Tag Archives: Moody

Two more downgrades. Sovereign debt crisis continues.

First:

Hungary faces the risk of further downgrades of its credit rating after Fitch Thursday cut Hungary’s sovereign debt by one notch to BBB-.

The risk of a further downgrade of Hungary’s credit rating could increase in case of further intensification of the euro area crisis, said Citigroup economist Piotr Kalisz. Citi doesn’t expect a downgrade to non-investment grade in the near term, but markets could start pricing in such a risk especially if the government fails to present a credible fiscal adjustment plan.

Although the downgrade came as no surprise, the forint reacted by weakening to the euro. Fitch followed Moody’s Investors Service Inc. and Standard & Poor’s Corp. in putting Hungary’s rating to one grade above junk.

Second:

Fitch Ratings on Thursday downgraded Portugal’s credit rating to A+ from AA-. The agency also downgraded Portugal’s short-term currency rating to F1 from F1+. The Associated Press said that Fitch cited a slow reduction in Portugal’s deficit and a tougher financing environment as reasons for the downgrade. The euro bought $1.3098, an improvement from earlier in the U.S. session, and slightly up from late Wednesday.

Anybody think the sovereign debt crisis is over?

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Irish Credit Rating Crashes

Just yesterday, somebody told me the Irish credit problem has been solved. With the market indexes trading at or near two-year highs, that would seem to be the case.

But then we get news that Moody’s cuts Irish credit rating by five notches:

Moody’s Investors Service said Friday it has cut its rating on Irish government bonds by five notches to Baa1 from Aa2. The credit rating agency said the outlook for the rating is negative. The downgrade comes after the agency said in November that the most likely outcome for Ireland’s credit rating was a multi-notch downgrade that would leave it within the investment-grade category. “Ireland’s sovereign creditworthiness has suffered from the repeated crystallization of bank related contingent liabilities on the government’s balance sheet,” said Dietmar Hornung, lead analyst for Ireland. As well as the cost of supporting the banking sector, Moody’s said the increased uncertainty over the country’s economic outlook and the decline in the Irish government’s financial strength contributed to the downgrade.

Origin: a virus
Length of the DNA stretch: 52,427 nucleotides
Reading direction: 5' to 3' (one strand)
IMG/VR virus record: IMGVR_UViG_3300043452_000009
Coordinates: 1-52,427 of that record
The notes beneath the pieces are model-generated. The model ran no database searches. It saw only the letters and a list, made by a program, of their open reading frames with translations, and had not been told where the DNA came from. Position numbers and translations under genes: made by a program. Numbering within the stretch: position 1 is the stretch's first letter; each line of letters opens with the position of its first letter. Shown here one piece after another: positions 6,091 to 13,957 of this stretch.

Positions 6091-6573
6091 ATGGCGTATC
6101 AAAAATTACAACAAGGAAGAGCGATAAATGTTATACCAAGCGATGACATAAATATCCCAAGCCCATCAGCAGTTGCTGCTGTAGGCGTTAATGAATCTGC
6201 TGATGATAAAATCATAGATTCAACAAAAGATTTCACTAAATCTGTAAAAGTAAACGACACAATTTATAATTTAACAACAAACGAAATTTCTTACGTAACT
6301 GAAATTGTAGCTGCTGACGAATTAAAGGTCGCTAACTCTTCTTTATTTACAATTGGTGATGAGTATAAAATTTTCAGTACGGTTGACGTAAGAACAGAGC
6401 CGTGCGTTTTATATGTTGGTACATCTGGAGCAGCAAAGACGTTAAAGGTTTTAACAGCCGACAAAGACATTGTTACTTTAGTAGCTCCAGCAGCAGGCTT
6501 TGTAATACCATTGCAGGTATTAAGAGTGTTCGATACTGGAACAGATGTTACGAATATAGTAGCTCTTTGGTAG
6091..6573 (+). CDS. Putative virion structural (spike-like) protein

OUCH! Ireland’s credit rating drops 5 notches and the outlook is still negative, which means Moody’s could downgrade it even further.

The sovereign debt crisis is far from over.

Are individual states following Europe down into the debt crisis?

While the United States appears to be safe from the sovereign debt crisis hitting Europe, at least for now, individual states may be following Europe down the hole. In fact, some states may even be leading the way. According to Bloomberg:

Illinois capital-markets director John Sinsheimer and Citigroup Inc. bankers took a globe-girdling trip from the U.K. to China in June to persuade investors that the state’s $900 million of Build America Bonds were a bargain.

The seven-country visit worked. The state sold one-fifth of the federally subsidized securities abroad the next month, tapping investors who are the fastest-growing source of borrowed cash for U.S. municipalities. Illinois, with the lowest credit rating of any state from Moody’s Investors Service, dangled yields higher than Mexico, which defaulted on debt in 1982, and Portugal, which costs more to insure against missed payments.

Somehow, I didn’t see this story on the front page of the newspaper or on the evening news. As the whole world focuses “basket-case” countries like Portugal and Mexico, some of our own states have lower credit ratings and are paying higher interest rates as a result. Illinois is, of course, much smaller than Mexico but it’s about the same size as Portugal. The two are actually quite similar from a political-economic standpoint. Illinois is part of a larger union, the United States, while Portugal is part of the European Union. Neither controls is own currency and neither can devalue its currency to forestall default. It remains to be seen if the EU would bail out Portugal were it to face default and it also remains to be seen if the US would bail out Illinois or other states were it to be in the same situation.

I am not yet proposing that Illinois is as much of a risk to the global financial system as Portugal. But rating agencies and investors already see Illinois as more likely to default on its debt. Yet the media and politicians are covering up this story, pretending that things are good here in the US when they are far from.